"Another option would be scrapping Olympia," said James McLane, interim president of the museum, which owns the ship and is adjacent to it at Penn's Landing. "But the Navy has told us that 'reefing' is better because it would allow divers to go down on it and would preserve Olympia."

The museum can no longer afford the ship's upkeep, McLane said.
Where is the CNO? Where is the SECNAV? Where is the Navy League? Where is Rep. Sestak (D-PA)? Where is Sen. McCain (R-AZ)?

Where; indeed.

Say it ain't so Joe!

Who is Rep. Sestak (D-PA) protecting .... and if this crime (which it is) is alleged - where is the investigation?

Via RedState;
In the wake of Tuesday’s Pennsylvania Democratic Senate primary, a top House GOP legislator is renewing his call for an ethics probe into allegations the White House offered Rep. Joe Sestak an administration post in exchange for foregoing his primary bid against Beltway-endorsed Sen. Arlen Specter.

California Rep. Darrell Issa, the ranking Republican member of the House Oversight and Government Reform committee, said Sestak, who on Tuesday bested Specter by nearly 8 points, must identify the job he was allegedly offered and who in the administration proposed it. Issa has been a one-man firing squad on the point since February, when then-dark horse Sestak claimed in a radio interview an Obama aide had offered him a “high-ranking” federal gig at the onset of his Senate bid.

“Was Joe Sestak embellishing what really happened, or does he have first-hand knowledge of the White House breaking the law,” asked a statement from Issa’s office. “If what he said is the truth, Joe Sestak has a moral imperative to come forward and expose who within the Obama administration tried to bribe him.”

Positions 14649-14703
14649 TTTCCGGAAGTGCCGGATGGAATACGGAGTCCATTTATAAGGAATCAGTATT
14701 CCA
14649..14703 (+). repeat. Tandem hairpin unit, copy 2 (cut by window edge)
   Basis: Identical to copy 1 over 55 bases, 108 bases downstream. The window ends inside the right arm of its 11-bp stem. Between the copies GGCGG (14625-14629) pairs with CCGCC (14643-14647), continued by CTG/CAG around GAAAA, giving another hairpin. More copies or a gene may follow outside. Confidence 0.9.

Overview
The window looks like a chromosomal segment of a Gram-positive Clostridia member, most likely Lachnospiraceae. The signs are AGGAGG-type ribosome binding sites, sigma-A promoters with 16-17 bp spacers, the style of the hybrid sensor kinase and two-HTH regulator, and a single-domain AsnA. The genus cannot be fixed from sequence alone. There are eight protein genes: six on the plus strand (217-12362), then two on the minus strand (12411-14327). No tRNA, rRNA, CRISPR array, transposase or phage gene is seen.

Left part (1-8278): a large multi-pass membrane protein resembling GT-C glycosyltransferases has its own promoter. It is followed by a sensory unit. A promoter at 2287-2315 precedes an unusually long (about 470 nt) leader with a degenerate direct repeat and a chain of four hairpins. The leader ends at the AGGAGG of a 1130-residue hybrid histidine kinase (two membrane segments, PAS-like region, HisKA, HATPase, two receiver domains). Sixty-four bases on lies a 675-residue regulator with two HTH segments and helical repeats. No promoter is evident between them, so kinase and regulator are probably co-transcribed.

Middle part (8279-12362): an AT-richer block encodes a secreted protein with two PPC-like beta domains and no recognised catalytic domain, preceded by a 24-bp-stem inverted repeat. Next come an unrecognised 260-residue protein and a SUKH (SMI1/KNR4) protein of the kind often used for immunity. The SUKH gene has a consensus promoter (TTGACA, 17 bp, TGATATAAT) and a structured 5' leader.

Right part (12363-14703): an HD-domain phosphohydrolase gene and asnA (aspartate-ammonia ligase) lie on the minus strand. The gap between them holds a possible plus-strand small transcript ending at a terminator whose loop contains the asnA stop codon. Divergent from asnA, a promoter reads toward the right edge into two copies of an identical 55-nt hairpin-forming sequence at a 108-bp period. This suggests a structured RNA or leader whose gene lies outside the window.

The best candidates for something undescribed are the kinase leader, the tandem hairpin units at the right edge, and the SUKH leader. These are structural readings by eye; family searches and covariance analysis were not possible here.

Yes, I will say this .... if this was the Bush Whitehouse ... say it ain't so Joe.

Bad COs? Look here ...

Expanding on a post from last week, there is an interesting little thought piece over at StrategyPage worth your time.
But with all this screening and winnowing, why are more unqualified officers getting to command ships, and then getting relieved because they can't hack it? Some point to the growing popularity of "mentoring" by senior officers (that smaller percentage that makes it to admiral.) While the navy uses a board of officers to decide which officers get ship commands, the enthusiastic recommendation of one or more admirals does count. Perhaps it counts too much. While the navy is still quick to relieve any ship commander that screws up (one naval "tradition" that should never be tampered with), up until that point, it is prudent not to offend any admirals by implying that their judgment of "up and coming talent" is faulty. In the aftermath of these reliefs, it often becomes known that the relieved captain had a long record of problems. But because he was "blessed" by one or more admirals, these infractions were overlooked. The golden boys tend to be very personable and, well, look good. The navy promotion system is organized to rise above such superficial characteristics, but apparently the power, and misuse, of mentoring, has increasingly corrupted the process.